At the same time I was re-writing, I had my new cover designer updating my files and creating my author logo. She went through the painstaking process of reworking the covers (kept what worked and tweaked the rest) and formatted all of the interiors for the print versions. I was able to get her the Prequel and Books 2 & 3 pretty quickly since there weren’t a ton of changes and by the time she was done with those I had Book 1 & 4 ready to roll. Re-writing Book 1 also helped me finish Book 4 since I was able to weave in some of the plot points in from the first book and the prequel that I had set up in the beginning. I feel I managed to tie the series up with a nice little bow which feels amazing. Confirmation that I got it right came to me by way of a wonderful review on Reedsy Discovery which you can link to here. I now feel confident that this project is done, done! Well, as done as any creative work can be anyway.

In some cases, if the writing is strong enough, you can get away with putting a new cover on your book, perhaps re-writing your blurb, and being done with it. Since Sea of Dreams was my debut, I felt it needed a little more work, and I am really glad I went through the trouble. Another thing that will weigh into your decision is whether or not you are doing e-book only, or if you have print versions available as well. The covers and formatting tend to be a bit easier if you are doing e-book only so it will be less of a time commitment. It took me the entire year to finish edits on Book 4 and re-launch the entire series. While 2020 was productive in a lot of ways for me, it didn’t allow for much time to write which always bums me out.

Image by Gerd Altmann from Pixabay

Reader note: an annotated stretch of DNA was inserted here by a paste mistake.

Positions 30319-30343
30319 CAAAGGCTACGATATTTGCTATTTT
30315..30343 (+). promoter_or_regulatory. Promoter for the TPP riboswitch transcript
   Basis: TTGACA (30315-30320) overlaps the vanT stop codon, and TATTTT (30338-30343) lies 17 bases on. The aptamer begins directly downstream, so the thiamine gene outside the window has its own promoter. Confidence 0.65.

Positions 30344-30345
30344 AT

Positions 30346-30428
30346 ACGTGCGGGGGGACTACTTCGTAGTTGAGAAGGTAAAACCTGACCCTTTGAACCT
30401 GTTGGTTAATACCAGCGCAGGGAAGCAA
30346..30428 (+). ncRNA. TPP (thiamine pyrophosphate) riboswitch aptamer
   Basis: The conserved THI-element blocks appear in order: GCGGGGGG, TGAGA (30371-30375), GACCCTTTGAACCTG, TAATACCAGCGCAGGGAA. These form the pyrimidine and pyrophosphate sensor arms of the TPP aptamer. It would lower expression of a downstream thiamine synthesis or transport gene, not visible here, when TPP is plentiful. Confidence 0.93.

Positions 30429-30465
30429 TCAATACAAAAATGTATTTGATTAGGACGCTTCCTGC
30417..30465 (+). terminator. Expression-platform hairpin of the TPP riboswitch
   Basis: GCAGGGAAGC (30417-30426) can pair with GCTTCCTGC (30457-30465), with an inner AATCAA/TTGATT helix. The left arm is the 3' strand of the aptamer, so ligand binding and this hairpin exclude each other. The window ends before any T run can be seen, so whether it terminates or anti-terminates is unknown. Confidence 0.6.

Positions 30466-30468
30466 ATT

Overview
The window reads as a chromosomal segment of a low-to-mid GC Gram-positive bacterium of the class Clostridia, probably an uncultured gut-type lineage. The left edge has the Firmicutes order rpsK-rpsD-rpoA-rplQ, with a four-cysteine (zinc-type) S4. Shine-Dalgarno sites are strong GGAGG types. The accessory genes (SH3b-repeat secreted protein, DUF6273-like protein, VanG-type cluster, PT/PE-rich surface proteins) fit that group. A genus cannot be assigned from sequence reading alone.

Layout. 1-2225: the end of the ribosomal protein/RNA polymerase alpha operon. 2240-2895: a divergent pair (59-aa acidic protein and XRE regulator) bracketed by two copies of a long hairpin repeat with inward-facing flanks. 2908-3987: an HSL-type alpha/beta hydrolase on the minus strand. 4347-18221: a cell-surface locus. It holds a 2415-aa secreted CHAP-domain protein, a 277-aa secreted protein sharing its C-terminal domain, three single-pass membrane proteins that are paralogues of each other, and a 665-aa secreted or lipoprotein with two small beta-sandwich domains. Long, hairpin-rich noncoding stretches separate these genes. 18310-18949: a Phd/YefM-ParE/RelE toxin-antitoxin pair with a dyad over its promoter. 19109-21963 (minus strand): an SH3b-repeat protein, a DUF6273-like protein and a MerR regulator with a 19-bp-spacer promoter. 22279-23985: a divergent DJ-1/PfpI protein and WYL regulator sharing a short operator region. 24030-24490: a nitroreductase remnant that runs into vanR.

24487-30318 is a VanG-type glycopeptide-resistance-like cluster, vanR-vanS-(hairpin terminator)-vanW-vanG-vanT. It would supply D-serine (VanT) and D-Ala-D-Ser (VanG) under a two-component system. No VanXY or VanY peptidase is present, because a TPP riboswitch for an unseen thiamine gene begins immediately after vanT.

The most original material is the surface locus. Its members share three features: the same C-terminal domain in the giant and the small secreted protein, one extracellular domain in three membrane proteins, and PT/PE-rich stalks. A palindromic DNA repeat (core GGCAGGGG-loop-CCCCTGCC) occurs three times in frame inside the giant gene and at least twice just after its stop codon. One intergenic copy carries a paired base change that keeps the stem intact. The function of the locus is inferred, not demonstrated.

Is your book in KU or wide?

There is no right answer here as far as I’m concerned, and it was my choice early on to go wide. For anyone new that is entirely lost by this question, KU stands for Kindle Unlimited and wide stands for publishing on multiple platforms. Sort of all your eggs in one basket vs spreading them out. E-books that are published through KU are exclusive to Amazon, and must not be sold on any other platform. The exclusivity does not extend to your other products such as print. When you publish wide, you control your intellectual property and can place it on any vendor and/or aggregator service you choose to sell your books.

There are benefits to both and the choice entirely depends on what genre you write in, how fast you write, if you are proficient with marketing, etc. I am not a fast writer, and my books, until now, have been a little on the longer side, so I can’t keep up with the rapid release model that others find success in. I hope to be doing this for the rest of my life, so slow and steady works for me at this point, especially since I have a day job and other obligations that pull at me.

If you are exclusive to KU, re-launching your entire series won’t be as much work since most likely you will only have one platform to deal with for your e-books. There are many more options for self-formatting e-books and/or print, so even if you are getting your rights back on an older piece of work, you can make quick work of getting it ready and up for sale.

If you are wide, its a little trickier, in that each vendor has its own set of requirements when uploading the file. I have found the very same book and file size can go right through one vendor, and be an issue in the other, which is frustrating to say the least. You need to be sure to give yourself ample time for errors, corrections and proofing when you get your files uploaded. Most vendors now support “pre-sales” which allow you to announce your books without sending the final file until closer to the release. This is a nice option since you are able to get a lot of the bugs worked out before the book goes live to your customers. There are also aggregator services that allow you to upload to one platform and deliver to multiple stores, but I haven’t jumped into that pool yet, so keep an eye out for future posts on that.

Be sure to give extra time if you have more than a couple books to relaunch. I did the launch of my final book at the same time I was relaunching the balance of my series (4 books, a prequel and a reader magnet) and it was a tad daunting. I had given myself a year and it almost wasn’t enough time.

Image by S. Hermann & F. Richter from Pixabay 

ISBNs and why you might want to purchase them